What is the difference between acute and chronic pain?
Dale Ratcliffe, D.O. is a specialist in physical medicine and rehabilitation with Banner Boswell Medical Center's Pain Center in Sun City, Ariz.
Question: What is the difference between acute and chronic pain?
Answer: Pain is an unfortunate part of life for most individuals, whether the pain is momentary or lingering. Although no one likes to be in pain, it is important to distinguish between acute pain and chronic pain, since the two can be treated differently and have different causes.
In some cases, acute pain does not require any treatment at all because it is so brief. Other types of acute pain may require mild medications, such as over-the-counter remedies for a migraine. If the acute pain is the result of a more serious trauma or surgery, then stronger medications usually are given, but they are discontinued once the body is sufficiently healed. Chronic pain may be mild enough that little to no medication is required, as well, but chronic pain usually requires that treatment be continued even after the body has healed. In addition to medications, chronic pain is treated with interventional therapies, complementary therapies, behavior modification, physical therapy, or surgery. Surgery generally is reserved for chronic pain.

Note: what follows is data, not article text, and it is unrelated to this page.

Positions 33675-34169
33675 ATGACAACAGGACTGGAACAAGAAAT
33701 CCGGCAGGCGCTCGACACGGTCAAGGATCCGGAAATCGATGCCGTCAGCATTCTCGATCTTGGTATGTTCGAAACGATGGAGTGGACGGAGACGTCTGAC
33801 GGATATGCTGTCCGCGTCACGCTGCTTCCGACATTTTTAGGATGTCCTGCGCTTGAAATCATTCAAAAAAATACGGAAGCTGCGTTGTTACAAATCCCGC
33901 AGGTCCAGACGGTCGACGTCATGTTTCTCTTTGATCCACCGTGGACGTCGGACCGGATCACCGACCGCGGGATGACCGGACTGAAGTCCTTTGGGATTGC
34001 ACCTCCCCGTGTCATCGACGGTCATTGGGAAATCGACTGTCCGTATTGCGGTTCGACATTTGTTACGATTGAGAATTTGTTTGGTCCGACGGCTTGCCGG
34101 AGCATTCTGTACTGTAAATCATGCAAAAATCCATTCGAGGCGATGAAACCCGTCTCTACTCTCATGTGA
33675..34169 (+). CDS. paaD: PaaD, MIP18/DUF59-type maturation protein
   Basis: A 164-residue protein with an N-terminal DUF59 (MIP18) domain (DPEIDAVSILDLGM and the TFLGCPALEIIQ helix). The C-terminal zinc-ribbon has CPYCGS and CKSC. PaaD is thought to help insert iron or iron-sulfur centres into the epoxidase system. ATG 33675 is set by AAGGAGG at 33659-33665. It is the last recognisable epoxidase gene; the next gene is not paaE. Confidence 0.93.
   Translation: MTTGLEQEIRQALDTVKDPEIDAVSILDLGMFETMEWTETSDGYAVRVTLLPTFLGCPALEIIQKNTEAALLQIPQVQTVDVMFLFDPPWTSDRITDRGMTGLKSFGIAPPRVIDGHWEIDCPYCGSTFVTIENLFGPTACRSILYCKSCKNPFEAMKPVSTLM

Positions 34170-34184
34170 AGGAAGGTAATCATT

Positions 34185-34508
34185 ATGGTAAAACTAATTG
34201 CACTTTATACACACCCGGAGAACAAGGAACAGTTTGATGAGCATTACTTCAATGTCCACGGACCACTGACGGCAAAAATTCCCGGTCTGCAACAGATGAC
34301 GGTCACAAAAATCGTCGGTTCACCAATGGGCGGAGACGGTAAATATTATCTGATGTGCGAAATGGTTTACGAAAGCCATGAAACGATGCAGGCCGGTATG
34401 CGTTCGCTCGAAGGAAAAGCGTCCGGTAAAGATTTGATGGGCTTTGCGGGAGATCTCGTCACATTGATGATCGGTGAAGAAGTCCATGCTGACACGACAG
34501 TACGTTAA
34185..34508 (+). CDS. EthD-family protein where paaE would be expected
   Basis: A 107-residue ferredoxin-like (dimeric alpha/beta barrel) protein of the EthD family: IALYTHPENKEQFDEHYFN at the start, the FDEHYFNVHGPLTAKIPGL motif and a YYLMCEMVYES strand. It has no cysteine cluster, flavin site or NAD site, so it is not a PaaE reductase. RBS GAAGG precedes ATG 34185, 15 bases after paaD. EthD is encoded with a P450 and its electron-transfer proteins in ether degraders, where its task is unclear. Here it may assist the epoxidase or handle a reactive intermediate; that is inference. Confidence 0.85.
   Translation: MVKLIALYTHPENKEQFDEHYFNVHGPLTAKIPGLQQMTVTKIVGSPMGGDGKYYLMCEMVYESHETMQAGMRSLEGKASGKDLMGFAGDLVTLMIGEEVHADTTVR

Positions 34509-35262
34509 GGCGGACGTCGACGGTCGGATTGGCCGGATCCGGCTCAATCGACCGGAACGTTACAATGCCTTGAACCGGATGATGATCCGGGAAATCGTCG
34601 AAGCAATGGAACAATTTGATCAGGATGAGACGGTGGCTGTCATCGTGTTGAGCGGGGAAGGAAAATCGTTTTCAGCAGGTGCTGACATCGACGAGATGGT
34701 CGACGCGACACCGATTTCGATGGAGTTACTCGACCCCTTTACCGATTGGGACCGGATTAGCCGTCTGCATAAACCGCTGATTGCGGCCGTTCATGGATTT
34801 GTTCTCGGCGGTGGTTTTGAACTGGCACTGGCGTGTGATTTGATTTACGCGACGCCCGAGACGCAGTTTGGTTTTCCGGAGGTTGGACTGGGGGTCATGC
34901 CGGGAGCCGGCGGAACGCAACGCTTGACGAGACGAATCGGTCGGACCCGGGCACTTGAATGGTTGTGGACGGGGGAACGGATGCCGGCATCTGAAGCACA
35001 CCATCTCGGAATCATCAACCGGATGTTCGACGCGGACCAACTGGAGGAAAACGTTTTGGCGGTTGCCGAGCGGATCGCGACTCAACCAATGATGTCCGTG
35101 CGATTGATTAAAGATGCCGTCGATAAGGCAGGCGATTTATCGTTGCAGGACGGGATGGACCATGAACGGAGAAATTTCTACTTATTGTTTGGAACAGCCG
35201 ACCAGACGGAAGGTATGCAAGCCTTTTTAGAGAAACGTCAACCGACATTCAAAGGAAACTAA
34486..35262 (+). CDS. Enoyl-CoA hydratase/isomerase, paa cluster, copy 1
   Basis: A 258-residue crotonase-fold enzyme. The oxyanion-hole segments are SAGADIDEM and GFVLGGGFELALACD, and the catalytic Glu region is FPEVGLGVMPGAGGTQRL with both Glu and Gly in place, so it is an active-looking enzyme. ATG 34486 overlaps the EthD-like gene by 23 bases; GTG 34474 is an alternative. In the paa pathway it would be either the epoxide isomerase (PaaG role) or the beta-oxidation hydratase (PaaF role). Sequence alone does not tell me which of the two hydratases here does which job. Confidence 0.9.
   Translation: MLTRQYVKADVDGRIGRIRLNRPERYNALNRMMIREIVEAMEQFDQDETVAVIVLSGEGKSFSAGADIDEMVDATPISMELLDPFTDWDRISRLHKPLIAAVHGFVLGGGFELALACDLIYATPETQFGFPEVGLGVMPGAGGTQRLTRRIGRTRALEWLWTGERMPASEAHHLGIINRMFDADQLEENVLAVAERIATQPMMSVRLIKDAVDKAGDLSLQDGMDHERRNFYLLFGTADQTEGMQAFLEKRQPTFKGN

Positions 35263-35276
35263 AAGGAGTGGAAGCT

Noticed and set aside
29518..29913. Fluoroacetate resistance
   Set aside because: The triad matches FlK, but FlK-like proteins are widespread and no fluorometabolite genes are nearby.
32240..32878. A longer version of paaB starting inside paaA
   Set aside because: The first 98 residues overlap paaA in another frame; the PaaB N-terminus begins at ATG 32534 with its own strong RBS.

You should seek help for acute or chronic pain when the pain begins to interfere with everyday tasks, when previous treatments such as over-the-counter medications provide no relief or when the pain is associated with a significant trauma. If one treatment does not work, another can be discussed with your health-care provider until a treatment that works is found.
Reviewed August 2010